Pets are permitted at Curecanti National Recreation Area, and allowed on all hiking trails, but must be leashed at all times. National recreation areas are managed differently than national parks, and recreation is a major focus. That means you can enjoy recreating with your pet.
What can you do with a pet at Curecanti?
In summer, hike any of the seven major trails in the recreation area--on leash, of course!
In summer, canoe or paddleboard with your furry friends. Make sure pets and people have life jackets on.
In winter, snowshoe with your pets. Make sure they have paw booties on for safety.
Become a “Bark Ranger.” Get the information from the Elk Creek Visitor Center, fill out the form, take the oath, and earn a sticker for your friend!
Pets are not allowed on marinas or docks, except for direct travel to and from a boat. Pets are also prohibited on the Morrow Point Boat Tour (boat tours have been cancelled for an indefinite amount of time).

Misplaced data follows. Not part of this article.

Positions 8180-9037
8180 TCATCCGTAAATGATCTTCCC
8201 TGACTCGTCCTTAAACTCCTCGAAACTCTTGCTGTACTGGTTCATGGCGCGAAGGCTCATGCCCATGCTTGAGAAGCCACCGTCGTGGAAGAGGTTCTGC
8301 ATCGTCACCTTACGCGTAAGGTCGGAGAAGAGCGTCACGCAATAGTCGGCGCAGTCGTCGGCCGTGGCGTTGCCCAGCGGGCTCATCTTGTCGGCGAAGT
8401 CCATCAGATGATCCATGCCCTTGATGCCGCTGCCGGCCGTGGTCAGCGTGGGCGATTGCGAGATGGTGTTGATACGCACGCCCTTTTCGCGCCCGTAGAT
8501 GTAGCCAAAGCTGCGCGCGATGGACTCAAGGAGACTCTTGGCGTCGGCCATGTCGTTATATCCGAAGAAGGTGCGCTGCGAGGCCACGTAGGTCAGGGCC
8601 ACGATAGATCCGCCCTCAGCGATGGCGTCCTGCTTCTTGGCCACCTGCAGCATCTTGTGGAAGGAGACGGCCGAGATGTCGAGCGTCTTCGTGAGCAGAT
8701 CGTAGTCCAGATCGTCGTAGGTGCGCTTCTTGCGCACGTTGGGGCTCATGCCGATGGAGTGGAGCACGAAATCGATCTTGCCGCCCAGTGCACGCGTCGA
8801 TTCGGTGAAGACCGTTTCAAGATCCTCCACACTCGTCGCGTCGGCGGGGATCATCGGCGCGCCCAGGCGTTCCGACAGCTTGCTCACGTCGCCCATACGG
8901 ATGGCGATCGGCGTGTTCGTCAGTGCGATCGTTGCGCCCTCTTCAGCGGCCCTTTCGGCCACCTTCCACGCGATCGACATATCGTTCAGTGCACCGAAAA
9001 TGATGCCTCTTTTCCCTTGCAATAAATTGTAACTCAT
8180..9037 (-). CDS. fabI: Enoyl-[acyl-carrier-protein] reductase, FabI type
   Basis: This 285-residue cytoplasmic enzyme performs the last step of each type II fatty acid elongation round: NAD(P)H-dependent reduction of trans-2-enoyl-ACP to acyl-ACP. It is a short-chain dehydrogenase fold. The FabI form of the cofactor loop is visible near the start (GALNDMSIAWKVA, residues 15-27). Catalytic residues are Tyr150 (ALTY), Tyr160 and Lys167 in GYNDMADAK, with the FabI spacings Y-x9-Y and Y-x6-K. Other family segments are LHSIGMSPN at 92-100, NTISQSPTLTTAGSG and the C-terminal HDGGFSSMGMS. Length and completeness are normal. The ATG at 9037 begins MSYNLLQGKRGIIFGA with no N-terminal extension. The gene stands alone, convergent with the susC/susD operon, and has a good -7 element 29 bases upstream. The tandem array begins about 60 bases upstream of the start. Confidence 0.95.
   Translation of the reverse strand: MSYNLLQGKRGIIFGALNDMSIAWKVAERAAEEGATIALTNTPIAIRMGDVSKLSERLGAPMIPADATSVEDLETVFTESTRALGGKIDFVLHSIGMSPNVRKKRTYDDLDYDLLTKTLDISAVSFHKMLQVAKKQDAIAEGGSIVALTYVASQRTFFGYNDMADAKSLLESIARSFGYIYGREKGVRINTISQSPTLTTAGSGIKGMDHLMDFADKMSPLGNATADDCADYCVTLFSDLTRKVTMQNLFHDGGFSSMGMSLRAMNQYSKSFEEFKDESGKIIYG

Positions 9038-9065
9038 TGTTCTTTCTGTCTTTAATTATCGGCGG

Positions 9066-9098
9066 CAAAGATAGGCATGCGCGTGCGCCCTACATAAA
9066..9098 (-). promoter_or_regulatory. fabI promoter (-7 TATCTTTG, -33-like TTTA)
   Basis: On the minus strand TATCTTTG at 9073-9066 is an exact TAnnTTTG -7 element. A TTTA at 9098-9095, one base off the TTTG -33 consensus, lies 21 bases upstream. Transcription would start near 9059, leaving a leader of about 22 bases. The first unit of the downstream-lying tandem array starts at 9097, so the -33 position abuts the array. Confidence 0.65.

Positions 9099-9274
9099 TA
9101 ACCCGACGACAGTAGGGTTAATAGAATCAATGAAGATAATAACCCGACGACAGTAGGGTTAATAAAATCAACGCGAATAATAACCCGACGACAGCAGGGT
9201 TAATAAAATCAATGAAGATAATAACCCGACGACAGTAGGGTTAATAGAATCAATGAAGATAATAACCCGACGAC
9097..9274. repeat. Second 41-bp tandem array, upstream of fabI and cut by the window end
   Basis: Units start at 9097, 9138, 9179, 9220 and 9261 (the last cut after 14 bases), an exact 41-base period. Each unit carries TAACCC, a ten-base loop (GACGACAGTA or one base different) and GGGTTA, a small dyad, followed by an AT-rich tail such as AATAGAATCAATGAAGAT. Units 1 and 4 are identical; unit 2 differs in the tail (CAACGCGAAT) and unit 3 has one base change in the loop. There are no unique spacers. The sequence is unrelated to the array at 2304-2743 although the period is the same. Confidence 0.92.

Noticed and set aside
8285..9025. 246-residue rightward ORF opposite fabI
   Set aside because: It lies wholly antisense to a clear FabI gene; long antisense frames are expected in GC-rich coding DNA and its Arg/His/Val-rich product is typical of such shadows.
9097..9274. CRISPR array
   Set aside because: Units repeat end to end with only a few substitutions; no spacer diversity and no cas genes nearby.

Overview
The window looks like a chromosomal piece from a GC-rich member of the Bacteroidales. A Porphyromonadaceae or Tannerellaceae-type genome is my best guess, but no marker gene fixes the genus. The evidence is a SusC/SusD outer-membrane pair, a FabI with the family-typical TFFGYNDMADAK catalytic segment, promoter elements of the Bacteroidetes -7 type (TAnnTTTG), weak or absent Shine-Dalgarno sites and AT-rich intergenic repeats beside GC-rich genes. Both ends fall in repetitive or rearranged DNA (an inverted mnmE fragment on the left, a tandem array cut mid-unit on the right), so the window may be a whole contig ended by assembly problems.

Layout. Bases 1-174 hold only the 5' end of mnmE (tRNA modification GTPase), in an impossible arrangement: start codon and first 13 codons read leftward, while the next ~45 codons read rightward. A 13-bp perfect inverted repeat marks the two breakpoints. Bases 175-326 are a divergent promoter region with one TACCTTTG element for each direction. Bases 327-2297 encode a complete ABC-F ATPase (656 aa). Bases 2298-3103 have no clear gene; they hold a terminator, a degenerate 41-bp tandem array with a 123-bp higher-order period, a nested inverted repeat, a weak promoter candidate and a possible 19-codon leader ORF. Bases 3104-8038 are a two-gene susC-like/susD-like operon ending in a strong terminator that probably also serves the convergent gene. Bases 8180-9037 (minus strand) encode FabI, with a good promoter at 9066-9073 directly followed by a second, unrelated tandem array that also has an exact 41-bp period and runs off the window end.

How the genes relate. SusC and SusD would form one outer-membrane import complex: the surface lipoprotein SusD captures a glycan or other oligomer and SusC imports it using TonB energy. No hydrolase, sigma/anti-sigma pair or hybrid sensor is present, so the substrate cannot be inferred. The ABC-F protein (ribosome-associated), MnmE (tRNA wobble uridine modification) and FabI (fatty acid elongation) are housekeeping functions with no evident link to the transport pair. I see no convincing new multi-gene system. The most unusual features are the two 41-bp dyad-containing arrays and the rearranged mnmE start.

Pet excrement must be picked up by pet owners and disposed of in trash receptacles immediately. Leaving pet excrement on the side of the trail for pick-up later is prohibited.
Owners are responsible for their pet's behavior and may receive fines if their animal creates problems with wildlife and/or other visitors.
It is not recommended to leave pets unattended in vehicles. Interior temperatures of vehicles rise within minutes and pets can quickly overheat and die, even with the windows cracked. It is prohibited to leave pets unattended attached to any objects anywhere in the park.
Be aware that water bodies across the nation, including at Curecanti, occasionally harbor toxic algae blooms. If you notice water the color of pea soup or blue-green paint, avoid exposure. If you or your animals have nausea, vomiting, diarrhea, rash, irritated eyes, seizures, or breathing problems, contact medical care (doctor or veterinarian) or Poison Control at 1-800-222-1222. You can help monitor and alert others by participating with Bloomwatch. Learn more at https://cyanos.org/bloomwatch/.
Boarding services may be found in the nearby communities of Montrose, Olathe, and Gunnison.
Please visit the National Park Service's webpage for detailed information on bringing service animals to NPS sites.